(updated with correction)
The computer coding error at AXA Rosenberg Investment Management, undetected for two years, was made by a computer programmer in January 2007.
The mistake affected some of the quant firm's investment strategies immediately, while others were affected in April 2007 when a new risk model was put in place, according to those at the company familiar with what happened.
The error was discovered in June 2009 by a programmer, who notified founder and Chairman Barr Rosenberg; Thomas Mead, director of AXA Rosenberg's research center; and Agustin Sevilla, global chief investment officer, according to company sources and disclosures made to clients.
But Messrs. Rosenberg, Mead and Sevilla, while working to correct the error, never brought the matter to the attention of AXA Rosenberg Global CEO Stephane Prunet. Mr. Prunet was not informed of the situation until last October, when another programmer told him about it, several current and former employees say.
An AXA Rosenberg letter to clients on April 15 of this year said a fix to the computer code was completed sometime between September and mid-November 2009, almost three years after the error was made.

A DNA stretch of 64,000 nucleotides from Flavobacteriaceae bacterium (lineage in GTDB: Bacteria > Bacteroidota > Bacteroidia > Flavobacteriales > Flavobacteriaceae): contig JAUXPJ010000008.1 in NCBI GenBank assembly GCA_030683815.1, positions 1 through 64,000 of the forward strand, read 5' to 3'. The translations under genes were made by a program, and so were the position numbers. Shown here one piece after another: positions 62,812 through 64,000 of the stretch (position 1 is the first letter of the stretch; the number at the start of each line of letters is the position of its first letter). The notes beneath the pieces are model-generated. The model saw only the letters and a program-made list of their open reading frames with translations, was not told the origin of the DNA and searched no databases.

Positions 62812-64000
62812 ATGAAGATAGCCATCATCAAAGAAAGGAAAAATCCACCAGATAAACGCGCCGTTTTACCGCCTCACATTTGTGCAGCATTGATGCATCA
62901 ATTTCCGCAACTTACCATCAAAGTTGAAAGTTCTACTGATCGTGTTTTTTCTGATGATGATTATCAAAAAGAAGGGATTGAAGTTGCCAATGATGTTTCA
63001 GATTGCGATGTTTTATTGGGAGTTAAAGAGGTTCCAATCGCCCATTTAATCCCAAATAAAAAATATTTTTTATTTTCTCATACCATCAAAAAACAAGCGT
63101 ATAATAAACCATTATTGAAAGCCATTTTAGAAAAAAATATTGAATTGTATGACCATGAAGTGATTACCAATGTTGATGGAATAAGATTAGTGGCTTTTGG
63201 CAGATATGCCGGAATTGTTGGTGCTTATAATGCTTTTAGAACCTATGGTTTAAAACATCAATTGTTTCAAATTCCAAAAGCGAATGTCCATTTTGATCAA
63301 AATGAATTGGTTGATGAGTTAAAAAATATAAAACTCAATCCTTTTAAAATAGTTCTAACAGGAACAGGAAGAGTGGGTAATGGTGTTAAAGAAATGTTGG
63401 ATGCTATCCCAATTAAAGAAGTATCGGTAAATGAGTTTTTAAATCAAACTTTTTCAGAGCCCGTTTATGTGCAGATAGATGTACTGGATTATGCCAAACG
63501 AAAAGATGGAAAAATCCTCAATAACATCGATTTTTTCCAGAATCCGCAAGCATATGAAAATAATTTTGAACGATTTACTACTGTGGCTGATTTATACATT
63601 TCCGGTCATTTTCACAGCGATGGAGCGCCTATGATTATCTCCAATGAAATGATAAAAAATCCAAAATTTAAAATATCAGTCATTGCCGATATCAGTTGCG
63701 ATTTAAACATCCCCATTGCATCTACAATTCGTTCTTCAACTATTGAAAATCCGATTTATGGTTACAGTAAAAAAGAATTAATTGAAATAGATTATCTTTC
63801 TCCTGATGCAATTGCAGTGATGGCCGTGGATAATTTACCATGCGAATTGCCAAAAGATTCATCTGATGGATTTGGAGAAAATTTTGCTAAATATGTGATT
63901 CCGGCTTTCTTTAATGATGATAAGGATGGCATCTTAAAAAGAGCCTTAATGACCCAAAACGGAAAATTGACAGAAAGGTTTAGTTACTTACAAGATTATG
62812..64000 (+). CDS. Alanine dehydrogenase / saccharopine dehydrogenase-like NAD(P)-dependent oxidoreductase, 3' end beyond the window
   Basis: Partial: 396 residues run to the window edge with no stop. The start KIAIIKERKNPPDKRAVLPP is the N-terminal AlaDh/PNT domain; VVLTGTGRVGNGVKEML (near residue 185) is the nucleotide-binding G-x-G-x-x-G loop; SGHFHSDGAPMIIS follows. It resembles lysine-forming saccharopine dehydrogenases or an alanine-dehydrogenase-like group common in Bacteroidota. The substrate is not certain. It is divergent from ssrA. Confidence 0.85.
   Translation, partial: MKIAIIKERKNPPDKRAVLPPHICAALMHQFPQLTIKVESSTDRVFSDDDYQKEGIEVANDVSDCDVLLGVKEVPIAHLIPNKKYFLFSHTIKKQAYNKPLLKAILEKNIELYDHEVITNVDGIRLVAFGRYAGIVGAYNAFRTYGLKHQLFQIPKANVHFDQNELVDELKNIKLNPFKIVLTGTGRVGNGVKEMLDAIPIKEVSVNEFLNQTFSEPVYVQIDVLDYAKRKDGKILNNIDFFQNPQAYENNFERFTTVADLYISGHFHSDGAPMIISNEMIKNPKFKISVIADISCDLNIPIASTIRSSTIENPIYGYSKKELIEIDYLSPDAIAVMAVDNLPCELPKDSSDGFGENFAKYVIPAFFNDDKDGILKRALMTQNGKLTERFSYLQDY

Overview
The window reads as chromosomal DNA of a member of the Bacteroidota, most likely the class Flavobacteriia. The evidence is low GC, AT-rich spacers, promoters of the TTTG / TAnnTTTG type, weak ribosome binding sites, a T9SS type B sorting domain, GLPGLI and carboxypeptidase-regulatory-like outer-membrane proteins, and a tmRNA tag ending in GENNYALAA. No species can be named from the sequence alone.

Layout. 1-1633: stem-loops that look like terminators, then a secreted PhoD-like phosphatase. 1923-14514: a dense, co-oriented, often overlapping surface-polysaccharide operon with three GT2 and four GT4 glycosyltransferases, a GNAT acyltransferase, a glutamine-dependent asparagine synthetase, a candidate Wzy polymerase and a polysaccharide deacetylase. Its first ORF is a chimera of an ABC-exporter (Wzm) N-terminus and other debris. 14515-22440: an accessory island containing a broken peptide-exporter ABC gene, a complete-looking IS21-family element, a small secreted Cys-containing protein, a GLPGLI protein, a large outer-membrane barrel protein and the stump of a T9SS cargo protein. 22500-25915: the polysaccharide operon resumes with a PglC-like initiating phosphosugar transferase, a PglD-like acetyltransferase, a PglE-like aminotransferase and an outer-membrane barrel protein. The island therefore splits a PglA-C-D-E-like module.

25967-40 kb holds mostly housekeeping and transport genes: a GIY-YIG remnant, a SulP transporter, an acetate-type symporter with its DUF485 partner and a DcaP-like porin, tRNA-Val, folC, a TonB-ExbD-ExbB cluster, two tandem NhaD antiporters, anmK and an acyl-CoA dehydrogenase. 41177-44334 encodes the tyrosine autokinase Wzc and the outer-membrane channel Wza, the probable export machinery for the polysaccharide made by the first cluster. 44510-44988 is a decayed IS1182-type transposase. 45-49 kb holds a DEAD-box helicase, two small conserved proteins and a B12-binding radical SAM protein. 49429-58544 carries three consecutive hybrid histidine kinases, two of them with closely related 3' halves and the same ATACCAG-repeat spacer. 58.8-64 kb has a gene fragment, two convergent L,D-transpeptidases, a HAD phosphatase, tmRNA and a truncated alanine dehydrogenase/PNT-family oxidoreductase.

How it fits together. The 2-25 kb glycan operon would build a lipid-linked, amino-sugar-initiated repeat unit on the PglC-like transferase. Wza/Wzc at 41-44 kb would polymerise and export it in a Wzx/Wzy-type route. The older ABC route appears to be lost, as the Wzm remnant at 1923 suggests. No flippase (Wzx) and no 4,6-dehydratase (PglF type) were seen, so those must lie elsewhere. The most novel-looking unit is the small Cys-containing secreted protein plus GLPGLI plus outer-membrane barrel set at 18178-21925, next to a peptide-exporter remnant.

In June, AXA Rosenberg officials said an outside law firm hired to do a review found that Messrs. Rosenberg, Mead and Sevilla had violated the firm's escalation policy in limiting dissemination of information regarding the error. Messrs. Rosenberg and Mead also violated the company's code of ethics, the review found.
Messrs. Rosenberg and Mead were forced to resign. Mr. Rosenberg and his business partner, Kenneth Reid, also were required to sell their remaining 25% of the company. Mr. Reid still serves as the company's vice chairman.
Messrs. Rosenberg, Mead, Reid and Sevilla did not return repeated phone calls seeking comment.
Current and former employees supportive of Mr. Rosenberg theorize that an investment control provision in the ownership agreement between Mr. Rosenberg and AXA Group, which allowed AXA to seize control the investment process if there were errors in the process, is the reason Messrs. Rosenberg, Mead and Sevilla failed to report the coding error to officials at AXA Group.
Plus, the sources said, the three men believed the error had little impact on investment returns “They felt the error was immaterial and moved on,” said one former top official of the company who had knowledge of the situation.
Indeed, a review by the parent AXA Group has determined that clients may have lost $82 million due to the coding error, a relatively small amount given AXA's assets under management.
Still unclear is what action, if any, Mr. Prunet took after learning of the coding error last October.
Those familiar with the situation say a formal internal review of the coding error wasn't begun until January, which was followed by the hiring of the law firm. Institutional clients first learned of the error through the April client letter, setting in motion client terminations and the loss of billions of assets under management.